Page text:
For any third or subsequent conviction of any person violating subsection (1) of this section, the offenses being committed within a period of five (5) years, such person shall be guilty of a felony and fined not less than Two Thousand Dollars ($2,000.00) nor more than Five Thousand Dollars ($5,000.00) and shall be imprisoned not less than one (1) year nor more than five (5) years in the State Penitentiary. The law enforcement agency shall seize the vehicle operated by any person charged with a third or subsequent violation of subsection (1) of this section, if such convicted person was driving the vehicle at the time the offense was committed. Such vehicle may be forfeited in the manner provided by Sections 63-11-49 through 63-11-53. Except as may be otherwise provided by paragraph (e) of this subsection, the Commissioner of Public Safety shall suspend the driver's license of such person for five (5) years. The suspension of a commercial driver's license shall be governed by Section 63-1-83.

Miss. Code Ann. § 63-11-30(2)(c) (1996) (emphasis added). Miss. Code Ann. § 63-11-30(1) (1996) enumerates what actions will subject a person to prosecution for a DUI. As stated earlier, "defining crimes and prescribing punishments are exclusively legislative functions as a matter of constitutional law." Weaver, ___ So.2d at ___, 1997 WL 703057, at fn. 4. What constitutes (i.e. the elements) a felony DUI is defined by the legislature in Miss. Code Ann. § 63-11-30(2)(c) (1996).

¶ 24. McIlwain overruled Page to the extent that it required numbers to be attached to the prior DUI convictions. The language in McIlwain does not overrule the entire holding of this Court in Page. Two prior convictions within a five year time period of the third charge must be proven by the State in order to obtain a conviction for felony DUI. There is no requirement that the prosecution of a felony DUI comply with the guidelines for bifurcation found in URCCC 11.03. Therefore, the lower court did not commit error by denying Williams' motion for a bifurcated trial.

III. WHETHER THE OFFENSE WAS PROPERLY BEFORE THE LOWER COURT BECAUSE THE ARRESTING OFFICER DID NOT ISSUE A UNIFORM STANDARD TICKET FOR THE THIRD OFFENSE.

¶ 25. Williams contends that because there was no third offense DUI ticket issued charging him with a third DUI under the Implied Consent Law his case should be reversed and rendered. He argues that under Miss. Code Ann. § 63-11-5(3) the traffic ticket issued to a person arrested for violation of the implied consent law shall conform to the requirements of Miss. Code Ann. § 63-9-21(3)(b). Williams claims that because he was not issued a Uniform Traffic Ticket he was not properly charged with a felony DUI.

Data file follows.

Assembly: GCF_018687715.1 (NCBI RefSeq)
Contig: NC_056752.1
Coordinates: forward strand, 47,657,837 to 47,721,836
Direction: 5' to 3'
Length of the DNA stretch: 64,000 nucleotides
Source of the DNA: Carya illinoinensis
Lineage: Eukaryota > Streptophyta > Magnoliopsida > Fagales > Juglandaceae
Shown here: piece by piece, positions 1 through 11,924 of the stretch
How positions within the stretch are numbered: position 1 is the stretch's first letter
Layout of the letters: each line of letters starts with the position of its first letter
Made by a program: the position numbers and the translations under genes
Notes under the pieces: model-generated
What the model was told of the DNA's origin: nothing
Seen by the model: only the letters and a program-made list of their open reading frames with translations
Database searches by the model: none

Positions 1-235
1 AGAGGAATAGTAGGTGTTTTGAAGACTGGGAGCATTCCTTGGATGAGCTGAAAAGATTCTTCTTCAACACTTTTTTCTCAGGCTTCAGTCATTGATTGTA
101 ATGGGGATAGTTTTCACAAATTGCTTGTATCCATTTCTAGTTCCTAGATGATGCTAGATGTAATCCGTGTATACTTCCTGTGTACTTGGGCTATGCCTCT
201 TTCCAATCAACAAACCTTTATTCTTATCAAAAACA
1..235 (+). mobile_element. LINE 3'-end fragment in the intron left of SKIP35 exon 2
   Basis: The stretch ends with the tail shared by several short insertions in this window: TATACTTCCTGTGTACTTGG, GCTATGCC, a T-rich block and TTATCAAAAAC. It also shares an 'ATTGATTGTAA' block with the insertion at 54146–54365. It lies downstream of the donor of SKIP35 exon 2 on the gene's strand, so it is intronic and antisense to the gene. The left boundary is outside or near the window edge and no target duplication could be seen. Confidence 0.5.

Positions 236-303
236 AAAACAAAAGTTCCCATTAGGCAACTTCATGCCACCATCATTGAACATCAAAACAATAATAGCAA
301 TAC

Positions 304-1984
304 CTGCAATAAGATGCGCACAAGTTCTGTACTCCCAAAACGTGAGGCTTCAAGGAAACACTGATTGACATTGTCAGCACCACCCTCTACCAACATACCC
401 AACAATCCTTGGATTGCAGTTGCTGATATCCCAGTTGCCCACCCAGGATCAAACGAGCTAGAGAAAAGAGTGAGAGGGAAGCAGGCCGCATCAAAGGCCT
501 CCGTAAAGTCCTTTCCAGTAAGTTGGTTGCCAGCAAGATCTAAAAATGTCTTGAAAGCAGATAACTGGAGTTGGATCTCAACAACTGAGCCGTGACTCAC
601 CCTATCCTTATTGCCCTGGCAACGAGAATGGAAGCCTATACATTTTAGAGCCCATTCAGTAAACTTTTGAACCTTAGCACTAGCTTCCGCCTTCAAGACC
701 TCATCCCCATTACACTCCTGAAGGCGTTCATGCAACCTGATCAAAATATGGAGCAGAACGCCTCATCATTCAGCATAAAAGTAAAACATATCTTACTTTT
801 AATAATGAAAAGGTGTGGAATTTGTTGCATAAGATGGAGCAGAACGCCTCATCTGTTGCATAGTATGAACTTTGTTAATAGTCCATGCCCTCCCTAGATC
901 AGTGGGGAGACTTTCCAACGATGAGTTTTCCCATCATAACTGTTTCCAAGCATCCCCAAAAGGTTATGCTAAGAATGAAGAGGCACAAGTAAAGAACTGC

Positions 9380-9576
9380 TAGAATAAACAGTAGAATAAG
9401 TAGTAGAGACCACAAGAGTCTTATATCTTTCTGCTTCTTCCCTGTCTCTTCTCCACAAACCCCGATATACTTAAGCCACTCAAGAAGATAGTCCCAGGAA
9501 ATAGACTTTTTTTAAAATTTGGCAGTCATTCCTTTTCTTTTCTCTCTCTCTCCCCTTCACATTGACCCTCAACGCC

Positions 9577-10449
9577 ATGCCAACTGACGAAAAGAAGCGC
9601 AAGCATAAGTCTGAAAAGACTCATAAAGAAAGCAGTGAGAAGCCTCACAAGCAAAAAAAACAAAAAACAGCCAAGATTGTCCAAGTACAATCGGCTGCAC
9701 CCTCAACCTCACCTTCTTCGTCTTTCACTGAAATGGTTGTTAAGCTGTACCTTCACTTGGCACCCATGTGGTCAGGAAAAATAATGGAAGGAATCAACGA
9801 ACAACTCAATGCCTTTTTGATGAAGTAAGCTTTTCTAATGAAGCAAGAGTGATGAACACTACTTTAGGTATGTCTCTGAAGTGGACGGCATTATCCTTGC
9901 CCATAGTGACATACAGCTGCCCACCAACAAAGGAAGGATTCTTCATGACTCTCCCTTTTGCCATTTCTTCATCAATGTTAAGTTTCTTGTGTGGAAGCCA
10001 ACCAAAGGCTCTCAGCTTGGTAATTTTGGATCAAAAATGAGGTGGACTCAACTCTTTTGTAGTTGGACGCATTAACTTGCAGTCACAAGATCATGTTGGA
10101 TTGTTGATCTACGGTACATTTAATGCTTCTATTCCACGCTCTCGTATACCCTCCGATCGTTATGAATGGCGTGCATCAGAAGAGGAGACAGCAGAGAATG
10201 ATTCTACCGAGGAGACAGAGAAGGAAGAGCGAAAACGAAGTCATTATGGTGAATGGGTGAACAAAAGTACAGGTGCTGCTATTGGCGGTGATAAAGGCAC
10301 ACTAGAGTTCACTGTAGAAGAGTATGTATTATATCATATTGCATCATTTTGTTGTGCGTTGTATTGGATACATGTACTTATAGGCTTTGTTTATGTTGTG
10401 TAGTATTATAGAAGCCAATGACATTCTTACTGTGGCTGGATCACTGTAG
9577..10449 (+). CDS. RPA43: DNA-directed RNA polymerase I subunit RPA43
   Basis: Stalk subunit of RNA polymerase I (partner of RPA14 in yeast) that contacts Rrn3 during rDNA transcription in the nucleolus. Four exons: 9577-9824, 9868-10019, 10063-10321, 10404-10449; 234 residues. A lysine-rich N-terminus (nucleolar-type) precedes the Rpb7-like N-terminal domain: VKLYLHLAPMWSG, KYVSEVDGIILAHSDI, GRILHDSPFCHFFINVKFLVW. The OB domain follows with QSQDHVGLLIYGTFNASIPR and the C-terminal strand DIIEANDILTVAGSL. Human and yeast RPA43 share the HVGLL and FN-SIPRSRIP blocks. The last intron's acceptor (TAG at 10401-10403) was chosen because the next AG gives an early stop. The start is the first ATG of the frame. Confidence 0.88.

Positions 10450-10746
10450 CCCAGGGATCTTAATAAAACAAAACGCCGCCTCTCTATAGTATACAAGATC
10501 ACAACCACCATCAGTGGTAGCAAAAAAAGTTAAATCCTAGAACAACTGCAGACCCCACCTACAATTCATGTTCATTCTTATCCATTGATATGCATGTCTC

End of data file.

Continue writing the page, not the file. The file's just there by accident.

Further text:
¶ 26. Williams misconstrues the statutes and the prior decisions of this Court. Miss. Code Ann. § 63-11-5(3) (1996) states "[t]he traffic ticket, citation or affidavit issued to a person arrested for a violation of this chapter shall conform to the requirements of Section 63-9-21(3)(b)." Miss. Code Ann. § 63-9-21(3)(b) (1996) reads as follows:

The traffic ticket, citation or affidavit which is issued to a person arrested for a violation of the Mississippi Implied Consent Law shall be uniform throughout all jurisdictions in the State of Mississippi. It shall contain a place for the trial judge hearing the case or accepting the guilty plea, as the case may be, to sign, stating that the person arrested either employed an attorney or waived his right to an attorney after having been properly advised of his right to have an attorney. If the person arrested employed an attorney, the name, address and telephone number of the attorney shall be written on the ticket, citation or affidavit.

¶ 27. The State responds that the basis for Williams' prosecution was not a Uniform Ticket Citation. Williams was charged with a felony by an indictment returned on April 22, 1996, by the Jones County grand jury. This indictment served several purposes.